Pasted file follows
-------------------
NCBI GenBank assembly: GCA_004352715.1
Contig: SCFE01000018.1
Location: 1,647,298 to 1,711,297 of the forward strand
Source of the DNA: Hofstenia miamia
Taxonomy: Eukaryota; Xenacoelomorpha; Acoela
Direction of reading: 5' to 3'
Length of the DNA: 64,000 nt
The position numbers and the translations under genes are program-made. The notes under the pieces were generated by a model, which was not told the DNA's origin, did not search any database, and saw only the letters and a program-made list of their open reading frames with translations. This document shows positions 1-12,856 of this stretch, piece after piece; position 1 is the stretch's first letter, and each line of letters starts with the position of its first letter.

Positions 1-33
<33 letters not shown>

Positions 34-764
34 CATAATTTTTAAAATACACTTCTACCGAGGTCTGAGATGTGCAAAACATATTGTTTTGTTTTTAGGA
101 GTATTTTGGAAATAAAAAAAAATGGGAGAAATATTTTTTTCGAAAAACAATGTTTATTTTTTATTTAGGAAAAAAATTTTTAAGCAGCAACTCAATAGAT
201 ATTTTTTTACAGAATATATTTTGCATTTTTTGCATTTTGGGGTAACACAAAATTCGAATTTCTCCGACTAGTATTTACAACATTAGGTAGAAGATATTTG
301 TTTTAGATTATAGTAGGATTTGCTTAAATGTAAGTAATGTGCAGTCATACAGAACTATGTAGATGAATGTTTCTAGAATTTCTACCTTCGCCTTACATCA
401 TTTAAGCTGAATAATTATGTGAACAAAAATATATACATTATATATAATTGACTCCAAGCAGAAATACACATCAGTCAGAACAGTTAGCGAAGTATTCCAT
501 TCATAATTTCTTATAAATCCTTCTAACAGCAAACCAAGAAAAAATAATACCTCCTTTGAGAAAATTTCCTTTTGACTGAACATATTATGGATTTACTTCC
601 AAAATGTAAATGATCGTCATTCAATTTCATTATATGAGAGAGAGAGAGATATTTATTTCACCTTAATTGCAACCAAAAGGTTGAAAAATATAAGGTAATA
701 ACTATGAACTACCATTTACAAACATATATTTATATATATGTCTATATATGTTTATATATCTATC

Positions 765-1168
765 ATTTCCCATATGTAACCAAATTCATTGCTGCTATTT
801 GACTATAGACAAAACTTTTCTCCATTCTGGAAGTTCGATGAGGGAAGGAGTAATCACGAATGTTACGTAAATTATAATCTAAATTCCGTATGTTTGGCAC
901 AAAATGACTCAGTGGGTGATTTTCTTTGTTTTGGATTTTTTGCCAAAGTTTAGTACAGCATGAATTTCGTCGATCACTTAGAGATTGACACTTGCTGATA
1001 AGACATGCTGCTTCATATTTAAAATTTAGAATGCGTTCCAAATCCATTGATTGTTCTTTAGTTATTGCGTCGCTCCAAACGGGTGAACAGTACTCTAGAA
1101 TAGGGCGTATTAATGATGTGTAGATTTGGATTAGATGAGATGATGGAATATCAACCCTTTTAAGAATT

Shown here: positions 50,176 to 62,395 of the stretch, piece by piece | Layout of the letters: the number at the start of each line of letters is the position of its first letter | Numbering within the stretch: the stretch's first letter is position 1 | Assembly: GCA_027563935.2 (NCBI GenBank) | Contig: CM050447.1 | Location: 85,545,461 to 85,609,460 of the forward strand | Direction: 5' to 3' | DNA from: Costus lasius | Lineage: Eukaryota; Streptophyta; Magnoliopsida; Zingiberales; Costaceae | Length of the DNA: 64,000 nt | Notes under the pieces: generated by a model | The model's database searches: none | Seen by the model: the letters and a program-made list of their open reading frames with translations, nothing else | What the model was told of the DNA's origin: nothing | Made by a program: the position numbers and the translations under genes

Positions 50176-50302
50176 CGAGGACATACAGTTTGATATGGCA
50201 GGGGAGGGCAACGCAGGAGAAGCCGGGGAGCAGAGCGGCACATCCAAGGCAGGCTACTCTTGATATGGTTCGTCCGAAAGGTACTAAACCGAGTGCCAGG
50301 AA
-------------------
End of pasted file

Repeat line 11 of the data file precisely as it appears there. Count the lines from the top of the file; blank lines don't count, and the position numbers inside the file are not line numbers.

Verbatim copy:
Positions 34-764